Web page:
Thursday 31 October 2019

Festival of Lights

Rain has been a constant feature for the past week here in northern Peninsular Malaysia. Each evening, just like clockwork, the heavens will open up and drench the lands below. Without rain, there will be no life and I really should not be complaining. However for a bird guide hosting birders from overseas, rain is one of the things I dread the most. My weekend birding for this time started off close to home. One seldom sees mist here in Penang Island and to be engulfed by thick mist is certainly new to me. The slopes of Bukit Penara were exceptionally misty due to the rainfall of late and as I walked along the access road, it momentarily deceived me into feeling that I was at some far, exotic hill resort in search of birds.

I rarely get swept away by the landscape I wander into when birding. However, things were off to a slow start and the rays of the sun piercing through one spot of the secondary forest captured my immediate attention. Deepavali happened to fall on the next day and this year in conjunction with the Festival of Lights, Mother Nature decided to provide an exclusive show of her own.

The soft but persistent calls of the Grey-throated Babbler finally got the ball rolling and I took the effort to locate and observe a flock that was foraging along the forest understorey. It is better known as a bird of the montane forest but up here in the north, the Grey-throated Babbler occurs even at sea level. It is also one of the few babblers to be able to endure the rate of development here in the Pearl of the Orient.

Typical of babblers, it is not often seen well. It takes perseverance and luck. The former is a compulsory trait for all birders and today, I had just enough of the latter to capture some unobstructed images of this plain but interesting resident of the forest.

A male Orange-bellied Flowerpecker was particularly obliging today. The winds occasionally blew in rain clouds and blocked out the sun during the encounter. A certain degree of colour intensity was lost due to the lighting but he was still a striking and remarkable bird.

Here in Penang Island where birders are not blessed with a whole lot of spectacular birds, the Orange-bellied Flowerpecker is up there among the best any birder can hope to encounter in the field.

The wind and rain caused some havoc along the access road leading up to Gunung Bintang in Kedah state but it will take a lot more than some minor landslides to keep birders away from their objectives. Birding was not exceptional this time and there were hardly any good photographic opportunities. Luckily my Australian guests are old school birders and there was just enough bird activities to keep them reasonably happy.

It was hot and sunny when we entered the mangroves of Sungai Batu. Sometimes too much of a good thing may not be good anymore and I struggled with shadows and harsh lighting when trying to obtain some images from this visit. It was good to see the return of the wintering Forest Wagtails to this locality but their constant movements added more woe to my photographic efforts.

The ever-present Abbott’s Babbler may not stir much excitement in me but for my guests, this common species did its part to help improve the quality of the trip.

A mass of wings and feathers greeted us above the swamp forest of Air Hitam Dalam in mainland Penang. Even without any optical aid, there can be no mistaking the Asian Openbills at this locality. After all this time, I still marvel at these peculiar storks. Not only because of the sheer number often present but for their beauty as well.

Luck or perhaps divine intervention diverted part of the flock towards our direction and some descended upon the nearby paddy fields either to rest or to feed. And the better views did not go unappreciated.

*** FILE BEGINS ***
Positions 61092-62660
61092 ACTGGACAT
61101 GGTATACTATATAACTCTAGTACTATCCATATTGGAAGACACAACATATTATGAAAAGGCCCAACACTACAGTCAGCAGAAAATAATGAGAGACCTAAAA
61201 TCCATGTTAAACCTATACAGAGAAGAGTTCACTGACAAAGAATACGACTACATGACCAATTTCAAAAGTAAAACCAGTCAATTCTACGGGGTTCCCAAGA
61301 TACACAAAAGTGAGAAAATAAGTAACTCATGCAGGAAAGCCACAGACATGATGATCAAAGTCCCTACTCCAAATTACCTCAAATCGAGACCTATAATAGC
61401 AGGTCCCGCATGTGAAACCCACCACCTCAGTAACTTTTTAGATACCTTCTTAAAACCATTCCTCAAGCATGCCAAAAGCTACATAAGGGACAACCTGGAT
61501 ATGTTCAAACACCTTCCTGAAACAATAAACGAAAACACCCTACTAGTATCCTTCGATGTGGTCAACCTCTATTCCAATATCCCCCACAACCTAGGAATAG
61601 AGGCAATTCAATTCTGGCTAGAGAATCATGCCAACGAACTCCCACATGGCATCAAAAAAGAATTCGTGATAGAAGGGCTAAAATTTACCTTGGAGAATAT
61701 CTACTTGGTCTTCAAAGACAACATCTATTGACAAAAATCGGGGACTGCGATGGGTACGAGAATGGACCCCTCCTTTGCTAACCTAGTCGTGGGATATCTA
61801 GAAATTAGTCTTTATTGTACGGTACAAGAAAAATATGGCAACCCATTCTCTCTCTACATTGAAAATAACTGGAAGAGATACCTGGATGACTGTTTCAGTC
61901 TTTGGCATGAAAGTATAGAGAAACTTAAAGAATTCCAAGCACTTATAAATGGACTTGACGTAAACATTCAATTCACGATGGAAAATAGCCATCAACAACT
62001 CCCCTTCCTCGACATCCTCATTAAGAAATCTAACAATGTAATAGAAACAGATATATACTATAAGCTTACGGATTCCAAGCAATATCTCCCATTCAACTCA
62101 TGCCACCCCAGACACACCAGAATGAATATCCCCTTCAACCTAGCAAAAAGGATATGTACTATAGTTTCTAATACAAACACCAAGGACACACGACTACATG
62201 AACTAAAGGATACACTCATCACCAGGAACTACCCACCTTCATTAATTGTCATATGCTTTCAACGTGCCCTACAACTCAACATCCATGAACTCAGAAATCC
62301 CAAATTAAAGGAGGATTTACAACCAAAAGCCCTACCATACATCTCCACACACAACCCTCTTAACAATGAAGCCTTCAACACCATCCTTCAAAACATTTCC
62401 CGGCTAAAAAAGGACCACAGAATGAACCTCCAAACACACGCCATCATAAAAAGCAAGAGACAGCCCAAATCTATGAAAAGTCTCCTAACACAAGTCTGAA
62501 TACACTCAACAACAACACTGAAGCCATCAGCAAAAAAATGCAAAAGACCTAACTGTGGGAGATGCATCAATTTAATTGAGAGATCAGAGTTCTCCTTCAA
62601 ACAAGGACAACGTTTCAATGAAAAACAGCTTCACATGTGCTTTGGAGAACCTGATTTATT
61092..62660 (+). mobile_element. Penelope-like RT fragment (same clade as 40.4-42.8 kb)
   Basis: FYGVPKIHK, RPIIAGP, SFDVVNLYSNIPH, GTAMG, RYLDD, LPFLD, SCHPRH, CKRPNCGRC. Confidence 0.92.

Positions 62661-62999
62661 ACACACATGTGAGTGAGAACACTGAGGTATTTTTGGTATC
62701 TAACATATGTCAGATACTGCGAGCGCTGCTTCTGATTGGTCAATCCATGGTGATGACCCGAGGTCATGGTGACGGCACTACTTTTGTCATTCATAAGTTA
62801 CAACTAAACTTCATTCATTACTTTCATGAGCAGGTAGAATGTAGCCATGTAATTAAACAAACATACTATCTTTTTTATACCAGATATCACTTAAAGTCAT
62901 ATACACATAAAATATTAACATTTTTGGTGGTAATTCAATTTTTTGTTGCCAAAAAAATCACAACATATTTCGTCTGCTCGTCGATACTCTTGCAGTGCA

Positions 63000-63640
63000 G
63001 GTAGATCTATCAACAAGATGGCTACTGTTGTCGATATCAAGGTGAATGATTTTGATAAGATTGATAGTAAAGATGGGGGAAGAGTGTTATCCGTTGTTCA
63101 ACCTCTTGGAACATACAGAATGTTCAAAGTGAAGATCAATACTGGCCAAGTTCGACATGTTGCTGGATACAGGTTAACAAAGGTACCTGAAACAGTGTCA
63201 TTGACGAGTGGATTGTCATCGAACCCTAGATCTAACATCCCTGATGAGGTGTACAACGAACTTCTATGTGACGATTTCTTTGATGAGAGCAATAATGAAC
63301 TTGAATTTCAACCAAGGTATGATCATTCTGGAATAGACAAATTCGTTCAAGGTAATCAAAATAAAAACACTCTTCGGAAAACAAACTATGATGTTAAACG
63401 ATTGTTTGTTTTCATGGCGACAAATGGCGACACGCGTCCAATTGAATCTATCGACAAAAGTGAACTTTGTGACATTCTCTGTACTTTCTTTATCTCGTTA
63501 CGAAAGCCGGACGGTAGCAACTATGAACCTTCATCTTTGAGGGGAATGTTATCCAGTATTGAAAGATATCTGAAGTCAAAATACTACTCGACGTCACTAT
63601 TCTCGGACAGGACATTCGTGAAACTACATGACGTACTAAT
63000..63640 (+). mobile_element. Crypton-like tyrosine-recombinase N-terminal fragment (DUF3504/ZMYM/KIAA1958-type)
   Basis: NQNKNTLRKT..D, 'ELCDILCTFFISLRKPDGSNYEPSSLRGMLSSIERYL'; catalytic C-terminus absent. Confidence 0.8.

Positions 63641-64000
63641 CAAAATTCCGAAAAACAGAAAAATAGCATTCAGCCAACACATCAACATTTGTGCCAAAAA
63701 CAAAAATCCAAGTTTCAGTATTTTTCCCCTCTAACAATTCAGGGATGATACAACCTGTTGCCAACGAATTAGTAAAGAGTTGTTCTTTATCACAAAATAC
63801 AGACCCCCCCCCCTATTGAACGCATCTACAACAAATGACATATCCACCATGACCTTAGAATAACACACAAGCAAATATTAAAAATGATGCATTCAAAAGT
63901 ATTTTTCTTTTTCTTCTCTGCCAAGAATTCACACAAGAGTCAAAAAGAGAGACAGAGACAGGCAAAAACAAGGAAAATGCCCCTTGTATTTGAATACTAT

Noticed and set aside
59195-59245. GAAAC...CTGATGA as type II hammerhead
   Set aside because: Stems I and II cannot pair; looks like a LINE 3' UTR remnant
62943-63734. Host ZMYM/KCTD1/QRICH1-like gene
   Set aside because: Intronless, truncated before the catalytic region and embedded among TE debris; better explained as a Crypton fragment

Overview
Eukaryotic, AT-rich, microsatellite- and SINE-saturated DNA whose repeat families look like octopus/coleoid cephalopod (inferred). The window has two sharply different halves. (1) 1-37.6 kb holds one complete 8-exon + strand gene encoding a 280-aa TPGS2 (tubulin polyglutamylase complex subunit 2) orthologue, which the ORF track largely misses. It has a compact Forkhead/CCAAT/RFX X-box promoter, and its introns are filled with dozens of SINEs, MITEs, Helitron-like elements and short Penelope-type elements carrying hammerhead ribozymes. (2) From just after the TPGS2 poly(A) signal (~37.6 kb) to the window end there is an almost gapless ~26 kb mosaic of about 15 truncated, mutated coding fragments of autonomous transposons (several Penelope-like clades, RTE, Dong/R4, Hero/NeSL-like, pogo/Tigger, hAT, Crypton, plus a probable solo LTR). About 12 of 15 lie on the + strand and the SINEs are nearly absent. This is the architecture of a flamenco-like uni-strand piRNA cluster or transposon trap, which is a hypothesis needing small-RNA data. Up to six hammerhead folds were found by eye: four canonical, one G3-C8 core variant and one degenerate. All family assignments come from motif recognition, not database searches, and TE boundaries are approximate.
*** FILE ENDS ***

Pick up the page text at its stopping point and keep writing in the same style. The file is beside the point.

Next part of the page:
The sky was providing more action than the forest proper this time and the migratory Black Kites again graced the vicinity with their presence for another season. With whatever thermals available, they soared with such ease that it was a truly captivating sight indeed.

As we made our way to the nearby paddy fields, the weather turned for the worse drastically. Thunder rumbled at a distance and the approaching storm transformed the sky into a surprisingly mesmerizing sight. There was no point fighting the inevitable and we decided to turn back and head for home. The storm lashed the earth with such fury that it even made driving difficult. It may be the worst possible condition for birding but a flock of Grey-headed Lapwings desperately trying to evade the downpour provided one last highlight for the trip.

Wednesday 23 October 2019

The return of the dwarf king

Recently, a Black-backed Kingfisher on passage has been performing for birders in the capital city of Malaysia and it brought back bitter memories of this kingfisher gracing one of my local patches last season. Sometimes in life you are given second chances. Unbelievable as it may seemed, I received a tip off that another kingfisher was back at Air Hitam Dalam. Inevitably, I found myself back at this locality for the second consecutive Saturday. I timed my arrival better on this occasion and by the time I stepped onto the elevated boardwalk, the sunbeams have pierced their way through the lush vegetation of the swamp forest.

I was a man on a mission but a pair of Green-billed Malkohas glided into the foliage nearby and momentarily distracted me. This is the only malkoha species left in the reserve and its presence usually do not go unnoticed even when I am not guiding any foreign guests. With a tail longer than its body, I am quite certain I am not alone that feels that the Green-billed Malkoha is an incredible bird.

For a good half of the morning, I scanned the flooded understorey of the forest looking for a tiny but dazzling gem of a kingfisher but to no avail. I heard the call a couple of times. Saw it dashed across my field of view once. And that was it. An exact repetition of last year’s encounter. It started to feel like a frightening annual event for me but I cannot deny the fact that this little ball of feathers got the better of me – again. However, the locality was not void of birds and the middle storey was where most of them were to be found today. The Tiger Shrikes were still undergoing their migration from the north and this juvenile was having a stopover here.